ROADMAP intends to capture the uses of antibiotics in their complexity. Existing work mostly focuses on antibiotic practices from an individual and/or technical angle: using an antibiotic would be primarily a problem of farmers’ or veterinarians’ behaviours, introducing a technological innovation would be sufficient to reduce the dependence on pharmaceuticals. On the contrary, ROADMAP wants on the one hand to understand individual practices by re-placing them in the socio-technical and socio-economic systems that frame them: agri-food chains veterinary drugs market, professional networks of animal health, national and European public policies, etc. On the other hand, the project aims to replace antibiotic technical and economic issues at the heart of the cultural, professional and political stakes that structure the regulatory regime of veterinary medicines. Thus, practice change can be thought of as a transition of agri-food systems and antibiotic regulation models.  In other words, change must include all stakeholders concerned by the use of antibiotics in animal farming, and not only the prescribers or the end users.

Research grounded in concrete case studies

The case studies are diverse and most of the time are based on an approach by sectors and production systems. For example, in Denmark, researchers will compare conventional and organic pig production systems, while in Vietnam, this comparison will be carried out on the poultry sector. In Italy, the development of “antibiotic-free” standards and brands will be compared with strategies to reduce uses that are not marketed as such. In France, these questions will be asked about the pig, poultry and cattle sectors, and particular attention will also be paid to changes in the professional and business models of veterinary practices in the various sectors. In total, the case studies conducted in 10 countries will make it possible, as a whole, to understand the systemic constraints that weigh on the actors and to identify the relevant transition levers specific to each type of context, while developing a critical perspective on the common classifications (such as intensive vs. alternative, ‘good’ vs ‘bad’ antibiotic use, etc.) which are much less defined in reality (i.e. industrialisation of organic agriculture, integration of alternative practices by conventional agriculture, etc.).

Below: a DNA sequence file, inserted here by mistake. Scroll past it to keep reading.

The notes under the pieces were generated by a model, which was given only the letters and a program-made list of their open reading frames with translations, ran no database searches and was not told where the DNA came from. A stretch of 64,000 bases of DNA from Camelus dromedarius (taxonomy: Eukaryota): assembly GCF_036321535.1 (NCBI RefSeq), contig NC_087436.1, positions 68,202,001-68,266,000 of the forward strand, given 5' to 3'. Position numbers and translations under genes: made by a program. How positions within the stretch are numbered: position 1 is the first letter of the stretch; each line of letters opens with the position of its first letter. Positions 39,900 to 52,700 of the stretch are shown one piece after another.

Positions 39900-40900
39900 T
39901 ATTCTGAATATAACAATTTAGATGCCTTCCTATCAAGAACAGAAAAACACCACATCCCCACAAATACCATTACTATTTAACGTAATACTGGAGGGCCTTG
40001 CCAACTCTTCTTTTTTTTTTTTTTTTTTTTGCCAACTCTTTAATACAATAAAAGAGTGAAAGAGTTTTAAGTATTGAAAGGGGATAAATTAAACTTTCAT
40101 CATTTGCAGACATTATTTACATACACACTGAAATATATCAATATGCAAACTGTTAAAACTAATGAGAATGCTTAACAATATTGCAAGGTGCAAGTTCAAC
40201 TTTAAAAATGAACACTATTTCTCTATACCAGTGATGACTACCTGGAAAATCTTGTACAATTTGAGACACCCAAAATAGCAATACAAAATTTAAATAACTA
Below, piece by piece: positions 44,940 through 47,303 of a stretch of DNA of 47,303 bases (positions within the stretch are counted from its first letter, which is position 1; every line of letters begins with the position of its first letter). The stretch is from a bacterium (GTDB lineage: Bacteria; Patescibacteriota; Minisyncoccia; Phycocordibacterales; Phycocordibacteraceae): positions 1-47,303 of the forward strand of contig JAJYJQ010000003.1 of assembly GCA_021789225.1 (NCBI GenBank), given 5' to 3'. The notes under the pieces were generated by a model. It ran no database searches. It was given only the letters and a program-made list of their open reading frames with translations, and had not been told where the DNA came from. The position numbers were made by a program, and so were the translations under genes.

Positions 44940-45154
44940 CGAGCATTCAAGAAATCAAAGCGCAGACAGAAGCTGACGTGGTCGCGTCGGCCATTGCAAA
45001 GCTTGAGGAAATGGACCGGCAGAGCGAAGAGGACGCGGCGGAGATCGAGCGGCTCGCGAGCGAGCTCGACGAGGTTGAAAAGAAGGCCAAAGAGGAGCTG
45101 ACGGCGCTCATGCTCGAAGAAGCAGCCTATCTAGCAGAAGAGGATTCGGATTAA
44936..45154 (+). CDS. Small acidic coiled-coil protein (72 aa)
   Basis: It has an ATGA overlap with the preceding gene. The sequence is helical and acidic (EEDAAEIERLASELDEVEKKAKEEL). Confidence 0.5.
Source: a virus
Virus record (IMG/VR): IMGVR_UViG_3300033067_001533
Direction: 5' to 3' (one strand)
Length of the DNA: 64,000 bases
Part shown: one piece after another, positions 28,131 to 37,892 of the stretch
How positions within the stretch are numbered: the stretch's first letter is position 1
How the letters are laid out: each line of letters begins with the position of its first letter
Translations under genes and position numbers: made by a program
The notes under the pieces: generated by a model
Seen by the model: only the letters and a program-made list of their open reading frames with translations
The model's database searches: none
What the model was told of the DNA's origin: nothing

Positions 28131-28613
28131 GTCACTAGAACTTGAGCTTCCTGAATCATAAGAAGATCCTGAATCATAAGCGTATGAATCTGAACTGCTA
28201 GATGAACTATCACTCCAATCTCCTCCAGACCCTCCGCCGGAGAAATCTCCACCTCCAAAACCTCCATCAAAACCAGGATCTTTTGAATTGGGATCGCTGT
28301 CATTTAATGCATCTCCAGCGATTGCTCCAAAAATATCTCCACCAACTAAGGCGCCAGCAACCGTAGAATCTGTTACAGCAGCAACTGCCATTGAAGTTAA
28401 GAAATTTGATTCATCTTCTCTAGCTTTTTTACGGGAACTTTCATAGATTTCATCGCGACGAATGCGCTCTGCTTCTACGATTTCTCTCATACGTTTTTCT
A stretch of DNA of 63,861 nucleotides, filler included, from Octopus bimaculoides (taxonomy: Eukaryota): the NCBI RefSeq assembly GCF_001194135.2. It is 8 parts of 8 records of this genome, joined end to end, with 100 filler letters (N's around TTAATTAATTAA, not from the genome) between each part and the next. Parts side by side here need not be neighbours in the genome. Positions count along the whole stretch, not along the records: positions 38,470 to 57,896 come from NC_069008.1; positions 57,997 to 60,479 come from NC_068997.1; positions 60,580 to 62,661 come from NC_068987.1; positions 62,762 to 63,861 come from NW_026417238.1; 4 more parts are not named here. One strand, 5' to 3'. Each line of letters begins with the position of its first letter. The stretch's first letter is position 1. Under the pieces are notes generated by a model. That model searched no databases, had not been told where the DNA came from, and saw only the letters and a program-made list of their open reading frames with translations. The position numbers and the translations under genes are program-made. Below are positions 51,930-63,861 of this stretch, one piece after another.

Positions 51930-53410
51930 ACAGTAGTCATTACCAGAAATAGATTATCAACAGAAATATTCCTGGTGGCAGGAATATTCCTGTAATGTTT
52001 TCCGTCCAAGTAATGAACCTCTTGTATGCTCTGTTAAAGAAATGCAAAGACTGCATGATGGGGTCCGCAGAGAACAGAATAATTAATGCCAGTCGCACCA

The case-studies articulate qualitative, quantitative and participatory approaches from the social, economic and veterinary sciences. Interviews will be carried out with farmers, veterinarians and livestock technicians, in addition to questionnaire surveys that will allow a better comparison between sectors and between countries. The aim is to understand the practices, working conditions and relationships, as well as the knowledge and values associated with the use of antibiotics. Documentary analyses coupled with other interviews will also be carried out with economic and political actors (industries, public authorities) to map the food and pharmaceutical chains and analyse how they frame antibiotic use in animal farming via a set of public and private standards (contracts, bills of specifications, guidelines, regulations, etc.) (Pillar 1). Then, these socio-economic studies will be supported by interdisciplinary and participatory tools, called Living Labs, designed to co-construct interventions between researchers and stakeholders. The objective is to initiate collective actions considered effective and acceptable by all the concerned actors, and to identify the levers that would foster their implementation (Pillar 2). Finally, on the basis of all the data collected in the cases studies, the project will propose impact measures and transition scenarios in favour of a prudent and sustainable use of antibiotics (Pillar 3).